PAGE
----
U.S. COMPANIES AGREEING TO THE MACBRIDE PRINCIPLES
AND DATES OF AGREEMENT
( As of January 2001)

These US Companies have agreed in writing to “make all lawful efforts t o implement the Fair Employment Practices embodied in the MacBride Principles in their Northern Ireland operations (some of these companies no longer operate in Northern Ireland or have been bought by another company).

Overall, there are 120 companies doing business in Northern Ireland. But only 69 publicly-traded companies have more than 10 employees. (It is only publicly-traded companies with over 10 employees that are obliged by British law to keep a statistical breakdown of the workforce by religion.)

COMPANY

DATE

AES Corporation

1996

Alexander & Alexander Services

1991

Allstate Corp.

2000

AM International

1991

American Home Products

1991

AT&T

1992

Avery Dennison

1992

AVX Corporation

1997

Bemis Corporation

2001

Chesapeake Corp

1999

Conoco

1999

Dana Corporation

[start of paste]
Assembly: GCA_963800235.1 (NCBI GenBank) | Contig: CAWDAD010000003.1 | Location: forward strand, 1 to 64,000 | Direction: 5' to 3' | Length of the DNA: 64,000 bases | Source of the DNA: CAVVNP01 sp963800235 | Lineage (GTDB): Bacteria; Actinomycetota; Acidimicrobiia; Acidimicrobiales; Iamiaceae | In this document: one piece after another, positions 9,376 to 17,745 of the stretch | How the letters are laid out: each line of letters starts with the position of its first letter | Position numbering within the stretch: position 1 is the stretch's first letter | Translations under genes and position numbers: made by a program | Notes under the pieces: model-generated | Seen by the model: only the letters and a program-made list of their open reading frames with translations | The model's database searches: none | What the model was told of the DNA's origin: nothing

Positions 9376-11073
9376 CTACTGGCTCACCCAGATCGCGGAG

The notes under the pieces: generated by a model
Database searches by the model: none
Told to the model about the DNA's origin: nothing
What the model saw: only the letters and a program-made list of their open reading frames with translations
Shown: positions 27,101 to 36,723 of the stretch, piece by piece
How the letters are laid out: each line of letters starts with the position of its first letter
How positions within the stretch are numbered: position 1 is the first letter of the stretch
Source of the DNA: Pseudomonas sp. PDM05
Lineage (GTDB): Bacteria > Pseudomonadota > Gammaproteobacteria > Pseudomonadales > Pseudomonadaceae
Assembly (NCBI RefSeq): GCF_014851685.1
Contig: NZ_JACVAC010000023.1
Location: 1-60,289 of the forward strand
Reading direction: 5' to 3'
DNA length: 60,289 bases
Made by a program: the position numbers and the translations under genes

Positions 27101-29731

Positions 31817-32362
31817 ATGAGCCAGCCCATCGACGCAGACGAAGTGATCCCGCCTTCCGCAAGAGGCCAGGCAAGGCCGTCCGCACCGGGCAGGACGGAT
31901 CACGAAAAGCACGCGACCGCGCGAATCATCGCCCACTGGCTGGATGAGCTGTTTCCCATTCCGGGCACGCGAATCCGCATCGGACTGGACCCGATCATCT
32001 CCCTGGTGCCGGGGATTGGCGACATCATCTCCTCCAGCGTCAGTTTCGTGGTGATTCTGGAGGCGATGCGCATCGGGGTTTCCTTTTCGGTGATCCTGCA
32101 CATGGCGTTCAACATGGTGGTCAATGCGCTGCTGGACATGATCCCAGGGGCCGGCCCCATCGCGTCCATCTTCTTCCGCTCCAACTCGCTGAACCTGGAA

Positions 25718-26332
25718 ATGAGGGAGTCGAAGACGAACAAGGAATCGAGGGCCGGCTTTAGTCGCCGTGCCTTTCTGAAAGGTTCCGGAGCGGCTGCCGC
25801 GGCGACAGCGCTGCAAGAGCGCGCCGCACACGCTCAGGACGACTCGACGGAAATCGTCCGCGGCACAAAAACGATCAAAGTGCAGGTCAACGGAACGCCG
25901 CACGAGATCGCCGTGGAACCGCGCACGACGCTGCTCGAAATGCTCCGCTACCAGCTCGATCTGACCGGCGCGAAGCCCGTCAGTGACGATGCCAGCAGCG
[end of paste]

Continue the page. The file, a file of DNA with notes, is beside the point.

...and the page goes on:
1995

Data General

1991

Digital Equipment

1989

Donnelly(R.R.)&Sons

1999

DuPont

1992

Emerson Electric

1998

Estee Lauder

1999

Federal Express

1990

Ford Motor Company

1998

Fort James

1998

Fruit of the Loom

1991

GATX Corporation

1993

General Electric

1998

General Motors

1995

Honeywell

1990

Household International

1998

Hyster (NACCO Industries)

1991

IBM

1992

Keyspan Energy

1997

McDonald’s Corporation

1994

Marsh and McClennan

1994

Minnesota Mining and Manufacturing (3M Corp)

1996

Northern Telecom (BCE Corporation)

1993

NYNEX

1990

Oneida

1991

Petsmart

1999

Phillip Morris

1995

Pitney Bowes

1990

Procter & Gamble

1991

Reynolds Metals

1994

Sara Lee

1991

Shaw Industries

1996

Sonoco

1991

Sun Healthcare

1999

Teleflex

1991

Texaco

1991

Toys ‘R’ Us

1999

Tyco International

1994

Unisys

1993

United Technologies

2001

Verizon

2000

VF Corporation

1992

Viacom

1999

Warnaco

1995

Waste Management

1998

Westinghouse Electric

1995

Xerox Corporation

1996